Oracle System Date

Oracle System Date | Here we will discuss how to get Oracle System date, and what is sysdate in oracle? What does select sysdate from dual? What is the default Oracle sysdate format?

In the Oracle database, the SYSDATE function is used to get the current date and time of the operating system in which Oracle database software is installed. In distributed SQL statements, this function returns the date and time set for the operating system of our local database.

Note:- We cannot use the SYSDATE function in the condition of a CHECK constraint.

Parameter and return value of SYSDATE function,

  • It doesn’t accept any parameter.
  • It returns the DATE value and the format returned depends on the value of the NLS_DATE_FORMAT initialization parameter.

Oracle sysdate format

The default setting of NLS_DATE_FORMAT is DD-MON-YY which returns a 2-digit day, a three-character month abbreviation, and a 2-digit year. Example:- 10-JAN-25

Select SYSDATE From Dual

To get the current date of the operating system we have to use “SELECT SYSDATE FROM DUAL” query.

SELECT SYSDATE FROM dual;

Output:-

SYSDATE
---------
19-AUG-20

To get both the date and time of the current operating system, the TO_CHAR() function can be used with different formats. The Syntax for this purpose is,

Syntax:-
SELECT TO_CHAR(SYSDATE, format_with_time)) FROM dual;

The different formats are,
DD-MM-YYYY HH:MM:SS
DD-MM-YY HH:MM:SS
DD-MON-YYYY HH:MM:SS
DD-MON-YY HH:MM:SS
MM-DD-YYYY HH:MM:SS
MM-DD-YY HH:MM:SS
MON-DD-YYYY HH:MM:SS
YYYY-MM-DD HH:MM:SS
YY-MM-DD HH:MM:SS
YYYY-MON-DD HH:MM:SS
YY-MON-DD HH:MM:SS

To get time in 24-hour format use HH24 like, “DD-MM-YYYY HH24:MM:SS“. Except for these formats, there are many other formats are available for the Oracle database.

Example:-

SELECT TO_CHAR(SYSDATE, 'DD-MON-YYYY HH:MM:SS') 
FROM dual;

Output:-

TO_CHAR(SYSDATE,’DD-
--------------------
19-AUG-2020 06:08:33

SELECT TO_CHAR(SYSDATE, 'DD-MON-YYYY HH24:MM:SS') 
FROM dual;

Output:-

TO_CHAR(SYSDATE,’DD-
--------------------
19-AUG-2020 18:08:41

Oracle Getdate

Both SYSDATE and GETDATE perform identically. SYSDATE is compatible with Oracle syntax, and GETDATE is compatible with Microsoft SQL Server syntax.

Both functions don’t take any parameter and return date type value. Since GETDATE is not compatible with Oracle, so we can’t use it in the Oracle database.

SELECT GETDATE FROM DUAL;

Output:-

SELECT GETDATE FROM DUAL
*
ERROR at line 1:
ORA-00904: “GETDATE”: invalid identifier

Oracle Trunc SYSDATE

The SYSDATE returns the current date with time. But the TRUNC(SYSDATE) will return the current date start time, that is the current date at 12:00:00 night (AM). Similarly, ROUND(SYSDATE) will return the nearest date start time, that is the current date start time if time is before 12:00:00 noon (PM) or the next date start time if time is after 12:00:00 noon (PM)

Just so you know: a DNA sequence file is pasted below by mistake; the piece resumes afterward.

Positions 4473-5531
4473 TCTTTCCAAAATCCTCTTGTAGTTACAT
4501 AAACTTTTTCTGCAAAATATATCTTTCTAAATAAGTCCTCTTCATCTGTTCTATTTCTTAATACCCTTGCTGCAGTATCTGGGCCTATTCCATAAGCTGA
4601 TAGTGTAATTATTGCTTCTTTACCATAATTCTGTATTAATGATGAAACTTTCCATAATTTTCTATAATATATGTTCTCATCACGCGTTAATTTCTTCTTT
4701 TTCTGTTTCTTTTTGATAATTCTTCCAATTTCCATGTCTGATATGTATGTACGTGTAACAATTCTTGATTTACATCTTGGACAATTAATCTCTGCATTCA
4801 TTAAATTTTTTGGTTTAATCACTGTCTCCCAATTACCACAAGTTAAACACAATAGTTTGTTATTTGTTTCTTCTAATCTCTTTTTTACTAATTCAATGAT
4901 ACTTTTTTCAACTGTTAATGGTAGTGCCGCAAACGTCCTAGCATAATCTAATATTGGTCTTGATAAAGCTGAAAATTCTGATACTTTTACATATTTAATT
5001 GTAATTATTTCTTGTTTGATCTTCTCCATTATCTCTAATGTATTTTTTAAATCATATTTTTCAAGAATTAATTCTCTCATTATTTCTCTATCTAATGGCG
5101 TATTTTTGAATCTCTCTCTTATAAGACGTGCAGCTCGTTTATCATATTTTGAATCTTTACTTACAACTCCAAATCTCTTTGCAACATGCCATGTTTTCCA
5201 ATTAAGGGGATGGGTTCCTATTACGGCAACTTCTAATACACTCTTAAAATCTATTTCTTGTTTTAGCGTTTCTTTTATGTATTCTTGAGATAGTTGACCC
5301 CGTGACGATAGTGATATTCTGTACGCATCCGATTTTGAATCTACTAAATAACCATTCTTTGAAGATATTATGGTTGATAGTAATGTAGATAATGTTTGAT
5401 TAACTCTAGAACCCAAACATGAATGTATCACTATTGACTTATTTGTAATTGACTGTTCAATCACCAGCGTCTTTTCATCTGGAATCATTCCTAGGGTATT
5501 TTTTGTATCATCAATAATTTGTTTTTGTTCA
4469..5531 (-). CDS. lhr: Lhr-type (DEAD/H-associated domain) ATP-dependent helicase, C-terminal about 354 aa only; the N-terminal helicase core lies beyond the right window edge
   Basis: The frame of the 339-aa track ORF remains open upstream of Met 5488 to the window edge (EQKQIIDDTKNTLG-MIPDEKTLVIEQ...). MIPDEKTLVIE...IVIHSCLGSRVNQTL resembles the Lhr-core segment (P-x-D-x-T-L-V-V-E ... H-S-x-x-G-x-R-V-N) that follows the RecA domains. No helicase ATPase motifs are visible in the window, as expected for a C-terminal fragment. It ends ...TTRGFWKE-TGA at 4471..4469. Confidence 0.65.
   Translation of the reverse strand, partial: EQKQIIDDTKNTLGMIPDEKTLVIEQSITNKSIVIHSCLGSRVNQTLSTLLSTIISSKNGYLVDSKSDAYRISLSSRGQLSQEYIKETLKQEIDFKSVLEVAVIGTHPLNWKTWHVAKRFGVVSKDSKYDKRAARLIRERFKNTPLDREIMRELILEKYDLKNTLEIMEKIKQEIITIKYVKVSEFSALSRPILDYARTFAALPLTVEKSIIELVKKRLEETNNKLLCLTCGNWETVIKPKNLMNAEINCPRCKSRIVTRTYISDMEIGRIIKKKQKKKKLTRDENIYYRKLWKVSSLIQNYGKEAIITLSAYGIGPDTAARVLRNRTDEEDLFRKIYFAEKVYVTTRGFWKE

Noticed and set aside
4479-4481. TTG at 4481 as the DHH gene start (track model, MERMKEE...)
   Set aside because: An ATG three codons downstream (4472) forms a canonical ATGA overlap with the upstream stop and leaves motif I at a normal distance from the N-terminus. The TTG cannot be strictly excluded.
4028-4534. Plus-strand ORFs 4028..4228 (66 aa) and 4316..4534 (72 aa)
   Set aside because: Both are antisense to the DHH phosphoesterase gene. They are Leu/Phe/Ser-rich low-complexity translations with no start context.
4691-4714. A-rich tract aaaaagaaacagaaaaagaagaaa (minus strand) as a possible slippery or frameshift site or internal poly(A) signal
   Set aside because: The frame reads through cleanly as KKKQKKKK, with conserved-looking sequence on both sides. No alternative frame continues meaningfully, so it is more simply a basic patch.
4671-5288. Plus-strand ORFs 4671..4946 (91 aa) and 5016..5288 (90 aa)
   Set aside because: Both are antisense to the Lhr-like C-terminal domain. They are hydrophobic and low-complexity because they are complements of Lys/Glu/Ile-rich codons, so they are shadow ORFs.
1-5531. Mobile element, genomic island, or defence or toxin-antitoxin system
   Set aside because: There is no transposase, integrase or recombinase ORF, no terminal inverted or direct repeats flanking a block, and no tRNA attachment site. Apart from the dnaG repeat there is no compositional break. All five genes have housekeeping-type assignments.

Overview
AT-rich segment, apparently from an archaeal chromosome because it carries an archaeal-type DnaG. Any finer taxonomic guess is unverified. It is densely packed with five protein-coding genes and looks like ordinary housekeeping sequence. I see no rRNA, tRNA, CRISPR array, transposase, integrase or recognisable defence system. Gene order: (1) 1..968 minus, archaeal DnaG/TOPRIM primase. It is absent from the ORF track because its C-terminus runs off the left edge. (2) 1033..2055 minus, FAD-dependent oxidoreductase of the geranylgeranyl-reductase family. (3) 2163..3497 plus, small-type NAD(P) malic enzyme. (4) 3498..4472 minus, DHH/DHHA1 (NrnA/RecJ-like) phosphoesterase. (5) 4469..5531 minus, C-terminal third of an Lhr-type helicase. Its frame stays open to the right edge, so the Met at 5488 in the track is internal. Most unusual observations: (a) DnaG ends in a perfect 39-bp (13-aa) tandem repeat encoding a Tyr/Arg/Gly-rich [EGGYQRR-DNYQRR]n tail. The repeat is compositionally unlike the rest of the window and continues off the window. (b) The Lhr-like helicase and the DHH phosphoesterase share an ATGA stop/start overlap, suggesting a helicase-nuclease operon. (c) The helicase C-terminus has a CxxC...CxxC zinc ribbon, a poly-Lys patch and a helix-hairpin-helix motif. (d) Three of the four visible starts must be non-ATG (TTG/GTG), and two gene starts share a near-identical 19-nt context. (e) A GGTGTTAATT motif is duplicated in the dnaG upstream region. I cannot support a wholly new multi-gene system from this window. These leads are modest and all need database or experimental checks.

SELECT TO_CHAR(SYSDATE, 'DD-MON-YYYY HH:MM:SS') 
FROM dual;

Output:-

TO_CHAR(SYSDATE,’DD-
--------------------
19-AUG-2020 06:08:36

SELECT TO_CHAR(ROUND(SYSDATE), 'DD-MON-YYYY HH:MM:SS') 
FROM dual;

Output:-

TO_CHAR(ROUND(SYSDAT
--------------------
20-AUG-2020 12:08:00

SELECT TO_CHAR(TRUNC(SYSDATE), 'DD-MON-YYYY HH:MM:SS') 
FROM dual;

Output:-

TO_CHAR(TRUNC(SYSDAT
--------------------
19-AUG-2020 12:08:00

Display Consecutive Dates from Current Date using Level

Syntax to display consecutive dates from current date using level,

SELECT SYSDATE + LEVEL - 1
FROM Dual
CONNECT BY LEVEL <= N

Where N is consecutive number of days. Example:-

SELECT SYSDATE + LEVEL - 1
FROM dual
CONNECT BY Level <= 7;

Output:-

SYSDATE+L
---------
19-AUG-20
20-AUG-20
21-AUG-20
22-AUG-20
23-AUG-20
24-AUG-20
25-AUG-20
7 rows selected.

The SYSDATE and LEVEL can be used to display the consecutive number of days. The LEVEL can be used as a hierarchical structure having child nodes like 1 as root then 2 as a child then 3. The LEVEL has an initial value as 1, here SYSDATE adds up with LEVEL and acts as a multilevel structure, then could be helpful to display dates in a consecutive manner.

Inserting SYSDATE value to a Table

To insert SYSDATE to a table the column must be of DATE type.

CREATE TABLE TEST(COL1 DATE);

INSERT INTO TEST VALUES(SYSDATE);
INSERT INTO TEST VALUES(SYSDATE - 1);
INSERT INTO TEST VALUES(SYSDATE + 1);
INSERT INTO TEST VALUES(SYSDATE + 5);

COMMIT;

SELECT * FROM TEST;

Output:-

COL1
---------
19-AUG-20
18-AUG-20
20-AUG-20
24-AUG-20

Changing NLS_DATE_FORMAT

Syntax to change NLS_DATE_FORMAT for a session in Oracle database,

ALTER SESSION
SET NLS_DATE_FORMAT = 'format';

Using this we are changing NLS_DATE_FORMAT only for the current session, not for the entire database.

Example:-

ALTER SESSION
SET NLS_DATE_FORMAT = 'DD-MON-RR HH24:MI:SS';

SELECT SYSDATE FROM dual;

SYSDATE
------------------
19-AUG-20 10:23:39

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